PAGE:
“Now when Ezra had prayed, and when he had confessed, weeping and casting himself down before the house of God, there assembled unto him out of Israel a very great congregation of men and women and children: for the people wept very sore.” –Ezra 10:1
King Cyrus of Persia had hoped that the prophecy by Jeremiah might be fulfilled, so he made a proclamation, which involved building a house at Jerusalem (in Judah). The chief of the fathers of Judah and Benjamin, as well as the priests and Levites, went to go build the house of the Lord. Vessels were brought and placed in the house of his gods. When the seventh month came, people gathered themselves as one in Jerusalem, and an altar was built to offer burnt offerings as it is written in the Law of Moses. They praised and worshiped God in the house.
The prophecy was that King Cyrus would be a shepherd performing His pleasure, to which, he shall say to Jerusalem be built, and to the Temple would the foundation be laid. He is to also subdue nations before him, and the power of kings will be weakened so that he is made to be conqueror.
In chapter 7, we see Ezra’s genealogy. We also see the priests, Levites, and Ezra going up to Jerusalem, which involves the commission of Artaxerxes to Ezra. Ezra also blesses God for his favor to the people. In chapter 8, we see Ezra’s companions returning from Babylon. He sends Levites to Iddo to be ministers for the Temple, keeps a fast at Ahava (for a safe and prosperous journey), and committed the treasures to the custody of the priests. After Ahava, they go to Jerusalem, where the treasure is weighed in the Temple. Lastly, the commission is delivered to their adversaries, and they further the house of God (by making sacrifices).
After Ezra prayed and confessed, it was proposed by Shechaniah that those who had married strange wives should put them away with their children – to which, they had sworn to do so. A proclamation is made through the land for a meeting at Jerusalem in three days – to which, they attended. At exhortation from Ezra, all had agreed to do it, and there were persons set up to see it done. The work was completed in three months, and a list of names of them are given who married strangely and now put away – which were of the priests, Levites, and other Israelites.
The Book of Ezra, written by Ezra himself around 450-420 BC, is a continuation of where Second Chronicles left off. This book deals with the first return of the exiles to Jerusalem resulting from King Cyrus, and the second return of the exiles to Jerusalem led by Ezra. Many main events that occurred involved the return of the exiles, restoration of the temple/reconstruction, and Ezra’s work.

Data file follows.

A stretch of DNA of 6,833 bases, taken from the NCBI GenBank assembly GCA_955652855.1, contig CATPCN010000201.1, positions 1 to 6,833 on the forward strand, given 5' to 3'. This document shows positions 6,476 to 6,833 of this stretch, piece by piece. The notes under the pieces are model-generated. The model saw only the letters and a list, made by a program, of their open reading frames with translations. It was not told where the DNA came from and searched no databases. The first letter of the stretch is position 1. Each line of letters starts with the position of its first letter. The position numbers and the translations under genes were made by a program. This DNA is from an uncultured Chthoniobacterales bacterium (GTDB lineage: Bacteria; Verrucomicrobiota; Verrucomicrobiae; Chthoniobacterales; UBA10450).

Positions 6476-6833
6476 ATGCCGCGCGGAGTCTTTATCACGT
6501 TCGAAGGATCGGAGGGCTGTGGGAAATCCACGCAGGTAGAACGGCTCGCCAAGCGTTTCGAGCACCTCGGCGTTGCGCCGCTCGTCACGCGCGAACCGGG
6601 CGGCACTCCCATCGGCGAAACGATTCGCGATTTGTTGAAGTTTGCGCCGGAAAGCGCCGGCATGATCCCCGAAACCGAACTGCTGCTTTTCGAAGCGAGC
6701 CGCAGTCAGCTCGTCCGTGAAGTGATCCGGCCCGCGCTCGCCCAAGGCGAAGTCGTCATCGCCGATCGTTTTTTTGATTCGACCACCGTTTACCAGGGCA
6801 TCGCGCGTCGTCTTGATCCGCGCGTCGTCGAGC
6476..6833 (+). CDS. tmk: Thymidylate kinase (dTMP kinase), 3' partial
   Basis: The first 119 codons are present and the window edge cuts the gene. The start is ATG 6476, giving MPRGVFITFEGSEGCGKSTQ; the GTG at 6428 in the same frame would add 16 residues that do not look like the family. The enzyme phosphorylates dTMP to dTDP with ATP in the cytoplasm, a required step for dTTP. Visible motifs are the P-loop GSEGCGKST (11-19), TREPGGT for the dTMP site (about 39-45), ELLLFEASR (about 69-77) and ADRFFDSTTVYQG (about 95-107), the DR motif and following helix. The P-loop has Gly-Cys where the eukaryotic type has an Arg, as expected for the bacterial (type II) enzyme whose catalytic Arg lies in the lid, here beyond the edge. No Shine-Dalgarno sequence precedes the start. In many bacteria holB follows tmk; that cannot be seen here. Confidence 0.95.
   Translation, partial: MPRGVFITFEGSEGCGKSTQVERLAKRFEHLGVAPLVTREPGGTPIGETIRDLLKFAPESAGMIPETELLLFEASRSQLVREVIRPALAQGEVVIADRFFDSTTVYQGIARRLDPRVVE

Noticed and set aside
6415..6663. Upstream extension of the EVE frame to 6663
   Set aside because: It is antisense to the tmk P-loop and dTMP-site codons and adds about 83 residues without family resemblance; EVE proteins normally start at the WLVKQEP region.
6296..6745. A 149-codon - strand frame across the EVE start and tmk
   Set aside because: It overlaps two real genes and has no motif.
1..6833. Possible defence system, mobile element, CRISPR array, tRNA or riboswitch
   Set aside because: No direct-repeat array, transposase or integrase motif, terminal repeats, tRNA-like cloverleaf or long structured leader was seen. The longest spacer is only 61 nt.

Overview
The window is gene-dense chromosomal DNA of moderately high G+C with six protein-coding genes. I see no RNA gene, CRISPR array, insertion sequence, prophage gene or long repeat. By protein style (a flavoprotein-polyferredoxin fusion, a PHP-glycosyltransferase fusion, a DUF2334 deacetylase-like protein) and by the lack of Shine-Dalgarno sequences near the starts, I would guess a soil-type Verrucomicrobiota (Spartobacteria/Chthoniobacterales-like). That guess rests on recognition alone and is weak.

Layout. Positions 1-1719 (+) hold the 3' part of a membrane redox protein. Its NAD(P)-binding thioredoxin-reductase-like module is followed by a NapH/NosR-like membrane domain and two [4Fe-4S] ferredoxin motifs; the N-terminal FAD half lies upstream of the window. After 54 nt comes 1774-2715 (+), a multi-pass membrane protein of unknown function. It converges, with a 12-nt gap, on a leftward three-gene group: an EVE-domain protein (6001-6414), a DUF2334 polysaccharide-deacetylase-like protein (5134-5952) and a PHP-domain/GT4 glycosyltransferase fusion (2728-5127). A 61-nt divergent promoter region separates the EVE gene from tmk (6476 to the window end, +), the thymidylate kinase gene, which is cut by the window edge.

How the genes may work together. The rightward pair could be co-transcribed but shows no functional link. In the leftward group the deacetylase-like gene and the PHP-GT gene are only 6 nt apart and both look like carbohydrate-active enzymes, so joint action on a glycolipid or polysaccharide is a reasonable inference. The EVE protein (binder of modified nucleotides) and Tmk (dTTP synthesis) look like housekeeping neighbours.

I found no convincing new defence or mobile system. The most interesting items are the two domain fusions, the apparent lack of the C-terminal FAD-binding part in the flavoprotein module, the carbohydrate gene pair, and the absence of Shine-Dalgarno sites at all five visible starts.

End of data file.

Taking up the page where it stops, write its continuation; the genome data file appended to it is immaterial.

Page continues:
Cyrus ruled in Persia for a while before conquering Babylon in 539 BC. After this conquest, he gave the Jew permission to return to Jerusalem. The Jews, according to Jeremiah’s prophecy, were released from the Babylonian captivity and were allowed to return and rebuild their nation. Many people had chosen to remain in Babylon; it appears, however, Cyrus wanted as many to return as possible. He even provided for many of the exiles to return, and helped people rebuild their lives overall, it seems.
The primary leaders were Zerubbabel and Joshua over the returned exiles. The total number returned was around 50,000. Many people, when returned, contributed to the rebuilding of the temple. So then, the temple work began for rebuilding, where the Jews got the provisions and got to work right away. However, a halt was placed on the rebuilding, even though much of it was complete – for Artaxerxes thought that it was necessary to postpone it.
Next, we find that the temple rebuilding continued, after not being worked on for about sixteen years. The prophets Haggai and Zechariah encouraged the work to re-begin for the temple work. Although some rejected the idea, others caught on and completed the temple rebuilding and rededication within four years. A while after the dedication, a new annual festival was to be held in the temple. This was the Feast of Passover and Unleavened Bread. Celebrations were held for the restoration of their homeland.
Now, the return of Ezra is detailed, as the temple being completed in 516 BC, Ezra came back around 458 BC. This was a time when Artaxerxes I was still reigning. Ezra had big plans to reform, as he was both a priest and scribe. He had much knowledge of Jewish Law, it seems, and had the ability and funds to be able to conduct a reform. Ezra could also appoint judges to set up courts and carry out punishments as necessary. So, under this mission, authorized by the king, a journey was conducted for Ezra and others that accompanied him to Jerusalem. The journey was set to take around four months, and Ezra was fully intent on this reform.
Ezra went to the Persian officials and presented the documents that authorized him to take control of the Jewish homeland. Therefore, being allowed to do so, Ezra began his reformation as planned. Ezra was quite grieved; it appears, at mixed marriages. Israelite men married non-Israelite women; making families by them. Ezra was aware that this could destroy the religion of Israel, and therefore, he wanted this changed first. Ezra confessed sin on behalf of the nation, before presenting his case.
People heard and met with Ezra, confessed their troubles, and made an oath that it would be corrected. The work of this, though, took around three months to complete. People, though, were intent on relieving the grief of Ezra, confessing their sins, and making sacrifices as necessary. Ezra was successful in this reformation, and was great leader who had influenced many in the Israelite region.